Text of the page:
Matthew Potts says Durham will try and do for county cricket what England have done for the Test game, replicating the so-called ‘Bazball’ blueprint and creating a buzz that ‘puts the haters to bed’.
Potts has been around Ben Stokes and Brendon McCullum long enough to avoid the ‘B’ word – unloved by those in charge of the national side’s red-ball revolution – but is a true believer in the fearless approach it describes.
He played five times under the pair last summer, impressing with 20 wickets, and was watching from the sidelines in February when England lost an unforgettable game against New Zealand by a single run, having asked the hosts to follow on at Wellington’s Basin Reserve.
“Everyone was saying Test cricket was dying. Well, I don’t see that now, do you? Not from what I was part of last summer, not from what I’ve seen since,” he told the PA news agency and The Cricketer.
“You want to entertain. How else do we keep this sport going and keep the finances coming in to keep everything running around the country? You need people buying tickets.
“Are people going to buy tickets based on what they saw in Wellington? Absolutely. Anyone that paid to see that Test match absolutely got their money’s worth. That’s what we’re about – giving back to the people that support us something that’s exciting, refreshing.
“We want to win at all costs and the cost that time was losing. You roll the dice, because it’s better than not rolling the dice.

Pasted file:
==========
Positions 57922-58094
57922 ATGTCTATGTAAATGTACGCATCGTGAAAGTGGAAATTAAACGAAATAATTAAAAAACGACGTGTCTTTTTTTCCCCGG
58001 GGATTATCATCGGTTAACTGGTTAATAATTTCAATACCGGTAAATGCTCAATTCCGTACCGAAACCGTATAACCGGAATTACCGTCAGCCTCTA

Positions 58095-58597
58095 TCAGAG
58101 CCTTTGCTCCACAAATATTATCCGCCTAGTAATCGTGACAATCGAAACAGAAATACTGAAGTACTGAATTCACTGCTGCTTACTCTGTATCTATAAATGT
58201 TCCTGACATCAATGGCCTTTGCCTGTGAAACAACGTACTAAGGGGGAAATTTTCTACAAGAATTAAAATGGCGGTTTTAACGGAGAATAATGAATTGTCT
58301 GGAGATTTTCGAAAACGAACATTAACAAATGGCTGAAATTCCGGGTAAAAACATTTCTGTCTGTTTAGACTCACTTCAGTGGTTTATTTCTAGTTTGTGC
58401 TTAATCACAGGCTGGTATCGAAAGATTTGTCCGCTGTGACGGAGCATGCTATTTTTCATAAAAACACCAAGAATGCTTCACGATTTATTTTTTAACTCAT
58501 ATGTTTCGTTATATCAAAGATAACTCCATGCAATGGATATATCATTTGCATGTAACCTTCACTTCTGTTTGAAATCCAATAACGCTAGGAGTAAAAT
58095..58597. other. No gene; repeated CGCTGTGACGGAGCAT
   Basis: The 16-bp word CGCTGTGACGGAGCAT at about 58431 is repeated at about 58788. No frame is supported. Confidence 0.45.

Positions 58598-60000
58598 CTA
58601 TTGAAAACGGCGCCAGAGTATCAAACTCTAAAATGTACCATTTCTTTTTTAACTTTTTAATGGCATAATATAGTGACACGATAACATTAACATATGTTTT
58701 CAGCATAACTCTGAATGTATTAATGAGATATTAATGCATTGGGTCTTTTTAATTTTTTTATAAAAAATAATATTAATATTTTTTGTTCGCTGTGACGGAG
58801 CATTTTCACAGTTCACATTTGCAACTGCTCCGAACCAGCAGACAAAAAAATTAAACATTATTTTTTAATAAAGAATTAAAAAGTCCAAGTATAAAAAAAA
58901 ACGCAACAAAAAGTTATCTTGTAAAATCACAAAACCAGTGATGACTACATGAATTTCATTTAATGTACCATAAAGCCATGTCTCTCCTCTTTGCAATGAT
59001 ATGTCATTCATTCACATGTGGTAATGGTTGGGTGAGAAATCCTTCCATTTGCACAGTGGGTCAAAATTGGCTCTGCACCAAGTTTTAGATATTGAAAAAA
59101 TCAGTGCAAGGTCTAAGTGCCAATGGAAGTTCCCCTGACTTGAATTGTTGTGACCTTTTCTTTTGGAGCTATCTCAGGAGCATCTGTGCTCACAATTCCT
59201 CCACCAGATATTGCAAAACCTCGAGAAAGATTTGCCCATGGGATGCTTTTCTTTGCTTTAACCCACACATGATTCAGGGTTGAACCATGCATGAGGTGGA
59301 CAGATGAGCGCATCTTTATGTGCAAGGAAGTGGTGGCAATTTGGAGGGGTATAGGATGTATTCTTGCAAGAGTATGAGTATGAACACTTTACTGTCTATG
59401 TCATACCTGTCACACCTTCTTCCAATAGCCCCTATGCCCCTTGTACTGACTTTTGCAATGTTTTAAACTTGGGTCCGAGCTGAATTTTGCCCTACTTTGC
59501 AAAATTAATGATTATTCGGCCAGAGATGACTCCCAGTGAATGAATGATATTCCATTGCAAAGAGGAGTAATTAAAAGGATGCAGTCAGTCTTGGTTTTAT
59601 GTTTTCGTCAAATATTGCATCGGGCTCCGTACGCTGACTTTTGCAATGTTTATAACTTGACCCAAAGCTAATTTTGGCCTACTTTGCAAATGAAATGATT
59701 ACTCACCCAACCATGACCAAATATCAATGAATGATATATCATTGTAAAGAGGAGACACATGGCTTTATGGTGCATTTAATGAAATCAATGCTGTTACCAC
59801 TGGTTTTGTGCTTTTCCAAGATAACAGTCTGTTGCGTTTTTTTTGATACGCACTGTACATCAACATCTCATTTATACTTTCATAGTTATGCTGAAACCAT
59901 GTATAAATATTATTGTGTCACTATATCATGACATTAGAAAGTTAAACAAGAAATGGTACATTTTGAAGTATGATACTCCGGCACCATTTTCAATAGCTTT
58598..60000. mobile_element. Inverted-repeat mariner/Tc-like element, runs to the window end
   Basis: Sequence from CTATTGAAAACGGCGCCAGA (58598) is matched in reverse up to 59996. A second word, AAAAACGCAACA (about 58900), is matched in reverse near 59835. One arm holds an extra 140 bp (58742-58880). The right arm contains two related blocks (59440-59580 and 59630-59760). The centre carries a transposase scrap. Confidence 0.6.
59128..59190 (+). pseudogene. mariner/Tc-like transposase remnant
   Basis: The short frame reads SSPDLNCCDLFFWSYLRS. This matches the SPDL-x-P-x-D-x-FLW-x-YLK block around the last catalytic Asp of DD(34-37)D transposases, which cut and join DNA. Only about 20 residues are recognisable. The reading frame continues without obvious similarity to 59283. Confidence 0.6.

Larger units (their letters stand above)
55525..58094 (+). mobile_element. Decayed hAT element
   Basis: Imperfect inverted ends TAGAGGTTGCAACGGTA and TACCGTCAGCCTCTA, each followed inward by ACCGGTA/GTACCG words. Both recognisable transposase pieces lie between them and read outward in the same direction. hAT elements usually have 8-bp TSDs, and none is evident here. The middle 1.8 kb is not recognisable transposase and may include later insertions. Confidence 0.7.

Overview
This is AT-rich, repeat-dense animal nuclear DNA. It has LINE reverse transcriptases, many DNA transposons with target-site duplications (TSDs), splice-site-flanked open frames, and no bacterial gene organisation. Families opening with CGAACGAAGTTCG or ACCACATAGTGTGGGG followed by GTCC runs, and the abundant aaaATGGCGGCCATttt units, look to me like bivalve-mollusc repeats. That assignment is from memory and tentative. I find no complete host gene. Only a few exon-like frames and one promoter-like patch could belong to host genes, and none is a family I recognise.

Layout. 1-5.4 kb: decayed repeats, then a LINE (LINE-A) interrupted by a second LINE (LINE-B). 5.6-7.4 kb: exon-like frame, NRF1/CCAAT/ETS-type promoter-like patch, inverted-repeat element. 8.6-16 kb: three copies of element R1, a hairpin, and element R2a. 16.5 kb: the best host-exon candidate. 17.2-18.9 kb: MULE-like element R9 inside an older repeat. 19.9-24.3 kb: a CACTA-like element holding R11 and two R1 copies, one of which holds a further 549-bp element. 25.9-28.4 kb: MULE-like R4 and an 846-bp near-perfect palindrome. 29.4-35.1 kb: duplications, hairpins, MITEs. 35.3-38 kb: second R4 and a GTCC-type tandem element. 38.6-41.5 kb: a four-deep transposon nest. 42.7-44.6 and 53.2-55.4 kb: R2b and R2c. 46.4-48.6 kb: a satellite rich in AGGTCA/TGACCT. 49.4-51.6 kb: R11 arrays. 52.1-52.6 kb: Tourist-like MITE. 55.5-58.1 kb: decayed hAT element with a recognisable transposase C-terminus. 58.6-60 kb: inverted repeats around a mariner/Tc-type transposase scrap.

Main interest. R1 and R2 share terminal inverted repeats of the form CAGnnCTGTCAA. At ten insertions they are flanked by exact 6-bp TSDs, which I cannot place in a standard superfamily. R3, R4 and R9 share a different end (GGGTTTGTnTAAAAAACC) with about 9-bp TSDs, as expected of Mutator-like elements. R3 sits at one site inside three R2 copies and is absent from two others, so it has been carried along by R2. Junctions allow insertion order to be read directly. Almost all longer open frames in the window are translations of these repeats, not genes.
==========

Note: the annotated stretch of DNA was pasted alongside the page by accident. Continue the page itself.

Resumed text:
“We’re trying to put the haters that say Test cricket is dying or first-class cricket is becoming meaningless to bed really. At Durham we’re going to try and mirror to some extent what the England team are doing.
“That aligns with the values we have here. We want to be brave, we want to always take the positive option and put our best foot forward.”
“It’s worse than a loss. You’d rather lose every game this year and know you’re doing it with the right intent to try and win the game,” said Potts.
“The draw doesn’t go through my head. We’ve always felt a draw is a last resort, but a loss is better now. If we do get a draw it won’t be because we’ve created it, it will be us bowling to win and someone else blocking out. That’s the only way it comes about. It won’t be us blocking for the draw, I can promise that right now. That’s not how we want to play.”
On a personal level, the 24-year-old is looking to replicate his sterling form from 2022 when he took 58 wickets at 17.87 and catapulted himself from promising youngster to fully-fledged international.
England’s deep bowling stocks have crowded him out over the winter, but, with a densely-packed Ashes campaign on the horizon, he is focused on the task at hand.
“There’s a long time before the Ashes starts. There’s a lot that needs to go on wearing the Durham badge first and foremost.
“I think England know what I’m capable of, I’ve shown a glimpse of that, but the skill is to keep doing it year on year.
“This year is a big challenge to bolster the performances from last season and the way I get into that team is just continuously knocking.”